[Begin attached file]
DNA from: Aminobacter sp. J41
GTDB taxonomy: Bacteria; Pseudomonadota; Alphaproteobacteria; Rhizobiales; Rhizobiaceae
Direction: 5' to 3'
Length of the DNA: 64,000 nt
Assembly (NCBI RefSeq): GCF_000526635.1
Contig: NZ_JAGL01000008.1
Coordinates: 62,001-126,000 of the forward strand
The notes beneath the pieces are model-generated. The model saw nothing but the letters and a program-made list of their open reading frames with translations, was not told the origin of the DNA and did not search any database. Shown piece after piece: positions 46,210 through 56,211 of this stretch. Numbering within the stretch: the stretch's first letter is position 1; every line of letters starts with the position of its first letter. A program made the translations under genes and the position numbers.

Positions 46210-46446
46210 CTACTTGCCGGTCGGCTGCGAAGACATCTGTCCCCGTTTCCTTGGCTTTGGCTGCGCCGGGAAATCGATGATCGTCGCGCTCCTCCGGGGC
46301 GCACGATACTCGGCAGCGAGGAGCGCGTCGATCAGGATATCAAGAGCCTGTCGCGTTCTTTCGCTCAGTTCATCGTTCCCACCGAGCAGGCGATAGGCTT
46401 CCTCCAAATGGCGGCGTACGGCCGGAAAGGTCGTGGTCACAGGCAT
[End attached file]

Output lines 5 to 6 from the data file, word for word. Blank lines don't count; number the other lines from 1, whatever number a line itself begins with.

Assembly (NCBI RefSeq): GCF_000526635.1
Contig: NZ_JAGL01000008.1